South Korea is located at 37 00 N, 127 30 E, and it is located on the southern half of the Korean Peninsula bordering the Sea of Japan and the Yellow Sea (Coutsoukis 2005).
Obviously, the only nation that South Korea borders is North Korea; together they make up one of the easternmost portions of the main Asian continent. The terrain is comprised of primarily hills and mountains, but with some coastal plains in the west and southern parts of the country. South Korea’s land area is 98,190 sq km, and its official waters take up an area of 290 sq km. All of its waters go along its coastline which stretches 2,413 km from east to west.Generally, South Korea experiences a temperate climate, but with moderate to heavy rainfalls in the summer relative to the light rainfalls of the winter. Since it is located in the northern hemisphere, South Korea is subject to the same seasonal shifts as North America of Europe, but its low latitude, though suggesting that its seasons should be more mild, actually is responsible for a wide range of temperatures from winter to summer. Additionally, South Korea experiences the occasional natural disasters that the nation is subject to due to its specific location: sporadic typhoons bring high winds and floods, while low-level seismic activity is common in the southwest.
Since the terrain varies from low coastal plains in the south and west to moderate mountain ranges in the north, the elevation extremes are relatively far apart for such a small nation; the lowest point is near the Sea of Japan, which is at 0 meters above sea level, and the highest point is Halla-san, which rests at 1,950 m above sea level (Coutsoukis 2005). Judging from the variety of the land, it should not be surprising that the natural resources extracted from it are equally varied; they include “coal, tungsten, graphite, molybdenum, lead, hydropower potential.” (Coutsoukis 2005).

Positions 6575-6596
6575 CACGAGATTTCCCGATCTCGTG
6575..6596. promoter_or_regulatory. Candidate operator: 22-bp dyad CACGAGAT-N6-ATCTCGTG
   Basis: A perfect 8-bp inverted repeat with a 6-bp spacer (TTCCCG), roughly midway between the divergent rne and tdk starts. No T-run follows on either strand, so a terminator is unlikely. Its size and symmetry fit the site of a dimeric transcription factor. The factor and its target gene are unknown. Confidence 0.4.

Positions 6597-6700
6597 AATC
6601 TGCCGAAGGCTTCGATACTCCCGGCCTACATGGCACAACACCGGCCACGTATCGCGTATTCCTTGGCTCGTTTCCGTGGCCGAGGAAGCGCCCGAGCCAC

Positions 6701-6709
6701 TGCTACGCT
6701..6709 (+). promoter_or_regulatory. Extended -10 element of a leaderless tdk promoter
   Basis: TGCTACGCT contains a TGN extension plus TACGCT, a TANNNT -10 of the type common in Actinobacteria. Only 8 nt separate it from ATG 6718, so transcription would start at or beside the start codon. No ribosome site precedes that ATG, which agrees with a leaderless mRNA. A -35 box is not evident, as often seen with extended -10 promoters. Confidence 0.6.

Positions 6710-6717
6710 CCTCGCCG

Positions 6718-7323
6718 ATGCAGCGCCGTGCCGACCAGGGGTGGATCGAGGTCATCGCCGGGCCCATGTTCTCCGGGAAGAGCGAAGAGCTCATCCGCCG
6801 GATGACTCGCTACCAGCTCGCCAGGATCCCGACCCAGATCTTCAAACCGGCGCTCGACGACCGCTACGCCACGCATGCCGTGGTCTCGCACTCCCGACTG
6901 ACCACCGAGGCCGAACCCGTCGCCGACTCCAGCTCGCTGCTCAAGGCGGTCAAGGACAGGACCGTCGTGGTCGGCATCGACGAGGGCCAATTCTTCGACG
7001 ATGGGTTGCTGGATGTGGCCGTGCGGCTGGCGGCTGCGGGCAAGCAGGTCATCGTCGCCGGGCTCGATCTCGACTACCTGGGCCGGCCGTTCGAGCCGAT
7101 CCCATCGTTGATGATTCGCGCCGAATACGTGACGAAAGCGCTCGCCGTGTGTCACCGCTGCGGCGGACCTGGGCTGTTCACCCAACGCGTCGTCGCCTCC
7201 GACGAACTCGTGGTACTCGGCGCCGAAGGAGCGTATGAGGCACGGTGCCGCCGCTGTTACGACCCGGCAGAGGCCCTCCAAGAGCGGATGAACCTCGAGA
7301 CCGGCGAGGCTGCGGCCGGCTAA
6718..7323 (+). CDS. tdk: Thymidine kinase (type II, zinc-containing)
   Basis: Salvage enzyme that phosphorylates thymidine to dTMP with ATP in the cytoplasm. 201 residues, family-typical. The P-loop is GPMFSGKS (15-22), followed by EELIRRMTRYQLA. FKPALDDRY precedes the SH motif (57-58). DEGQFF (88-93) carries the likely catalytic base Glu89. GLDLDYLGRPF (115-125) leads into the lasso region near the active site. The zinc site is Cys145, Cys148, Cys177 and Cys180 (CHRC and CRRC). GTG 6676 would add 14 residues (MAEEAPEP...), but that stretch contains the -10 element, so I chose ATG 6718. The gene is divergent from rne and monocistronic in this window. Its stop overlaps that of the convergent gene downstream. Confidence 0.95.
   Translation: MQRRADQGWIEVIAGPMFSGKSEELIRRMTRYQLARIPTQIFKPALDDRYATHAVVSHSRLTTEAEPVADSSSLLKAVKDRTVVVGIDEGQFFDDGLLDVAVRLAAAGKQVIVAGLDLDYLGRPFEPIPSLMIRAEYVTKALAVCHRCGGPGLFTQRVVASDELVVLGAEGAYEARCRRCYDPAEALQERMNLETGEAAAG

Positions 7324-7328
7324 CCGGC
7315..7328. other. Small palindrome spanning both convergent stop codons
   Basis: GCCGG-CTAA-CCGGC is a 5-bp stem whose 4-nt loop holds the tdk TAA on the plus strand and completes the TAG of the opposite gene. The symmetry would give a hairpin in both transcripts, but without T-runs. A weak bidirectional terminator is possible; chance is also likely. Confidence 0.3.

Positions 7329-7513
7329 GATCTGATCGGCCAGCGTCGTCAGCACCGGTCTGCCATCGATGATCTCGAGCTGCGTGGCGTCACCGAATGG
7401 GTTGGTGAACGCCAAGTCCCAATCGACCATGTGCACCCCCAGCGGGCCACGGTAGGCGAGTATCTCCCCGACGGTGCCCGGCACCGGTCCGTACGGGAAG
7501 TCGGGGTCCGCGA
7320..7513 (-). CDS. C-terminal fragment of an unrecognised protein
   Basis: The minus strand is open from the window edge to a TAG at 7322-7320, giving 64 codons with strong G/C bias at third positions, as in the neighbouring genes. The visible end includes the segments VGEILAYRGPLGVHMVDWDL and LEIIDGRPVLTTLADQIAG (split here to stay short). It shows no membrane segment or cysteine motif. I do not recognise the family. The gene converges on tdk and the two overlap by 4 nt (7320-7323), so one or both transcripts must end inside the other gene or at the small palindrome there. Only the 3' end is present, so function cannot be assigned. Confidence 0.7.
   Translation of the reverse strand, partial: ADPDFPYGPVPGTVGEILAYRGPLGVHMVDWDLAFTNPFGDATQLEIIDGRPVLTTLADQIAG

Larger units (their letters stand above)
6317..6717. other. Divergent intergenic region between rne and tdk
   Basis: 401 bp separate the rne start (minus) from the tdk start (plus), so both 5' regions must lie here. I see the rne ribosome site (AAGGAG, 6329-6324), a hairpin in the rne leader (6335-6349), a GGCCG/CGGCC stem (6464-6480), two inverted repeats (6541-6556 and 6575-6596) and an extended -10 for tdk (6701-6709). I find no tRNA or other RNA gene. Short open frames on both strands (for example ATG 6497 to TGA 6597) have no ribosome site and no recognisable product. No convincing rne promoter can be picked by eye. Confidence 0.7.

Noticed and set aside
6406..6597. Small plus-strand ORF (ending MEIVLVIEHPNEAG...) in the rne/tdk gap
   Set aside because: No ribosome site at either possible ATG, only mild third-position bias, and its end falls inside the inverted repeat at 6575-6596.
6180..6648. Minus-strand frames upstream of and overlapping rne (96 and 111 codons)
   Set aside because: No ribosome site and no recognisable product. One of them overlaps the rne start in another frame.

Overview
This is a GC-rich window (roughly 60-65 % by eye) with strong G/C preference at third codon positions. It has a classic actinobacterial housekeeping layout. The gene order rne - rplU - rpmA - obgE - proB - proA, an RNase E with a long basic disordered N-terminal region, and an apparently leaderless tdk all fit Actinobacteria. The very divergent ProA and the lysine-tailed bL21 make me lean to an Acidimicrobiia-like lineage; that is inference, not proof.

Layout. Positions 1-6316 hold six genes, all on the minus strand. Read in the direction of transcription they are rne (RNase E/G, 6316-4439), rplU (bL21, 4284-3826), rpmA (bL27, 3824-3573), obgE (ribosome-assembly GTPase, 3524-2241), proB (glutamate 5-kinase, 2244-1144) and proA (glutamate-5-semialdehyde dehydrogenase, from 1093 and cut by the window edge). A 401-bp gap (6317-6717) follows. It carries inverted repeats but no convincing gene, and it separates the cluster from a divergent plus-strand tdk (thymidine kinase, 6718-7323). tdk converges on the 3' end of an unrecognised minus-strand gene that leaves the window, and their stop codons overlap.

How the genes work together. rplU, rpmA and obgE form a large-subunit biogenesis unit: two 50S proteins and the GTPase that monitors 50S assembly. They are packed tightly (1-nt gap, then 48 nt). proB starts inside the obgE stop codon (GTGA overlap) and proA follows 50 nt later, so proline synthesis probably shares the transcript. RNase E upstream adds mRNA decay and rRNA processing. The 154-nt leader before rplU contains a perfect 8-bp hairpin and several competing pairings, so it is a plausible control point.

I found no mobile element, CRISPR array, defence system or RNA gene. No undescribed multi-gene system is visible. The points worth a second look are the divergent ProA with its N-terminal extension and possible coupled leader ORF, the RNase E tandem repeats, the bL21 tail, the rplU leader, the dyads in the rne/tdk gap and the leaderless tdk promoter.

Approximately twenty percent of the land area consists of arable land, but only three percent of this land is taken up by permanent crops or pastures. The remaining land area is mostly forested, with a small portion being taken up by cities and villages.Again, being situated in the northern hemisphere, South Korea is subject to many of the same weather-related trends as North America and Europe: the hottest moth of the year is usually August, and the coldest is usually January. However, its location near the Yellow Sea and the Sea of Japan afford it more drastic temperature variations with respect to other portions of the world not shielded by warm ocean currents. So, South Korea is essentially characterized by a temperate monsoon climate. Basically, winter is cold because of the cold Siberian air mass that moves in from the northwest; summer tends to be hot because of the maritime pacific high (Adams 2005). This means that the highest temperatures in the summer usually reach about 25 degrees Celsius, while the winter temperatures can reach as low as 4 or 5 degrees below zero Celsius.
The political structure and philosophy of South Korea is a unique interplay of four major forces: first, and most obvious, the individual native customs and beliefs of the Korean people; second, Confusion notions and ideals; third, Western European and U.S. political models; and fourth, Marxist philosophy. The internal notions of governance have been greatly influenced by these three outside ideologies and come together to form the current South Korean form of government. To understand the modern South Korean government is to recognize it as a conglomeration of philosophies that appear on the surface to be contradictory, but arose out of several periods of economic and political strife. Fundamentally, South Korea is a small nation of extremes in many respects; these extremes are topographical, environmental, temperate, and governmental.